Holy crap, there are people running around who are over 330 years old? Man, those guys have lived :)

      At no time in history has information advanced so much in so short a time.

      Actually, with a few notable exceptions, this has been true of any time in history. But yeah, there's a difference in degree.
      • Holy crap, there are people running around who are over 330 years old? Man, those guys have lived :)


        Well, you can live a long time when germs are unknown :D
    • There are people alive right now that when they were born, germs were unknown never mind planes, space travel, dark matter, and something as small as an atom. Mind you, there are few like that still alive, but there are. At no time in history has information advanced so much in so short a time. The Internet has helped play a part in that also.

      Indeed.

      However, it's somewhat sobering to realize that this generation is barely left. For instance, there is one American veteran of World War I alive today.

      What has our generation done? We're slouching, and making an absolute mess of things in the process.

    • by dasunt (249686)

      I was trying to figure out when neural-machine interfaces will become workable.

      Consider the space used by a 8GB SDHC card. Tiny enough to fit into a skull, right? If that could be hooked up to your mind in such a way in order to retrieve and write data at even 56k speeds, just think of what that would do for human productivity. Even for *routine* jobs the benefits would be huge -- cabbies and truck drivers with perfect maps of the cities, store clerks that know the price of everything in the store, f

      • Re: (Score:2, Insightful)

        by MadnessASAP (1052274)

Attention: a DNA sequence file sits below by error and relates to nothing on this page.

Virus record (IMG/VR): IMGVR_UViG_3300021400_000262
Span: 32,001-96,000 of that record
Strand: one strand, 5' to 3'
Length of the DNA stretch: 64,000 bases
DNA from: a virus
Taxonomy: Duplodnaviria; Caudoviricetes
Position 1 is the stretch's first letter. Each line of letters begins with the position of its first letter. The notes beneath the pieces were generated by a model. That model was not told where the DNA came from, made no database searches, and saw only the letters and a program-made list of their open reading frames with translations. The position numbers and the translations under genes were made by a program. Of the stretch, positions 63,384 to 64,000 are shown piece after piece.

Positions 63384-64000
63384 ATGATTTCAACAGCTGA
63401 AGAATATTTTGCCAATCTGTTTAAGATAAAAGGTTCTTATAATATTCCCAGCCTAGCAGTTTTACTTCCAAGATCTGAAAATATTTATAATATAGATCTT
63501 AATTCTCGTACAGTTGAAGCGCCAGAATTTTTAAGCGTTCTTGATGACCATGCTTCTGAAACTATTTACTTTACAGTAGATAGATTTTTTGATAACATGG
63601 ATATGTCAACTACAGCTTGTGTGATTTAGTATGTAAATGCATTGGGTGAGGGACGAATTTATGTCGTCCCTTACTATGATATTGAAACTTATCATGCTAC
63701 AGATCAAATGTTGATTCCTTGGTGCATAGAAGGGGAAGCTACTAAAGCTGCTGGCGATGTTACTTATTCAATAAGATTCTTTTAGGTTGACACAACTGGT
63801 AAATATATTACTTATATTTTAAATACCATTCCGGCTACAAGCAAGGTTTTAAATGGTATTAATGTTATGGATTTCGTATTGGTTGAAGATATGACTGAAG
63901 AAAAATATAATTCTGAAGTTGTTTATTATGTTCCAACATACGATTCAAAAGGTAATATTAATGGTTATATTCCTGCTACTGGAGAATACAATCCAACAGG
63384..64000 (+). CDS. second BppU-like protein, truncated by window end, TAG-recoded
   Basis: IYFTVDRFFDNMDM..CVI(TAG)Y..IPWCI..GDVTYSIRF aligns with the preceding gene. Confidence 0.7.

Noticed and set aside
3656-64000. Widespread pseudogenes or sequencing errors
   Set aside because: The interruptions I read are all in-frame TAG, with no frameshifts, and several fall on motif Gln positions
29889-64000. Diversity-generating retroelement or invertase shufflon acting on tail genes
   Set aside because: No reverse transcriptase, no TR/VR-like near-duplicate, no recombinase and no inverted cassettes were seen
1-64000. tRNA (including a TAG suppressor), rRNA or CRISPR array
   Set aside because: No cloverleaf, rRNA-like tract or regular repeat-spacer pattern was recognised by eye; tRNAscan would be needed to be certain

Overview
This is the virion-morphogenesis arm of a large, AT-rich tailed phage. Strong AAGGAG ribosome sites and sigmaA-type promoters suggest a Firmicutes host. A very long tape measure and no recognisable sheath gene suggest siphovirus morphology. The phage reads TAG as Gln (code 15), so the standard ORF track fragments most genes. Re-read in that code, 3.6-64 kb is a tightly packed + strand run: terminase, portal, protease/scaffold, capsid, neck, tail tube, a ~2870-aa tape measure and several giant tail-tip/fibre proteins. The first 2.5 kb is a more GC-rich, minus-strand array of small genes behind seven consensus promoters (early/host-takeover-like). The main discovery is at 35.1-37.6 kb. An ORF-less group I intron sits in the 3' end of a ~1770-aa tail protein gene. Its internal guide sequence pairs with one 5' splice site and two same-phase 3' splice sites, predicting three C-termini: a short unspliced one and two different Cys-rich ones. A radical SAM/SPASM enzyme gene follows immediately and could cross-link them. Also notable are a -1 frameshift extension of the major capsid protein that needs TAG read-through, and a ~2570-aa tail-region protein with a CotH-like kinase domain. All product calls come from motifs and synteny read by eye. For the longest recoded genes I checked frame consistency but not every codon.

And the implanting of all of the governments programm^H^H^H^H^H^H^H^H ideals at birth.
      • by ErikZ (55491) *
        I don't think it will every be workable. The body just doesn't have a extra "space" laying around for you to run wires through or install CPUs.

        The best I was able to come up with was bone replacement. Eyes, teeth, and ears have space in them or are constructed of solid materials.
    • by Kjella (173770)

      Should quantum computing become reality, perhaps we will have 400000x current computing power on our desktops. At that point, voice recognition becomes reality, huge data stores become reality and usable. Things like this could push the information age into a whole new era.

      Sometimes, I get in a discussion with my father and I who experienced the greatest computer revolution. He came in just as computers got started working with radio tubes and faded out when the IBM PC was losing to the clones. Personally, I started with a computer that had 200kb Datasettes on my C64, now I have over 10,000,000 times as much space. I guess huge datastores are in the eye of the beholder...

      I think the greatest new future would be a huge increase in network bandwidth. Imagine bandwidth being al

    • Re: (Score:2, Informative)

      Come again?
      • DNA: 1951
      • Human genome: same thing; the sequencing was completed in 2001.
      • genetic medical treatments: not sure what you mean by that, but I'm not aware of any gene-based therapies in widespread use yet
      • dark matter: OK, given, first conjectured to account for the bizarre result in the late 90s that showed the expansion of spacetime is accelerating.
      • Hawking radiation: 1974.
      • quantum? Depending which bit you're talking about, originates between the wars. Feynmann and Murray Gell-Mann described qua
    • by earthbound kid (859282) on Sunday March 09, 2008 @08:54PM (#22696368) Homepage
      Pie in the sky.

      In 1903, man flew in a heavier than air craft for the first time. In 1969, man landed on the moon. Therefore, in 2001, man will have moon bases and be able to send a manned mission to Jupiter.

      Sorry, it didn't work out like that.

      Why not?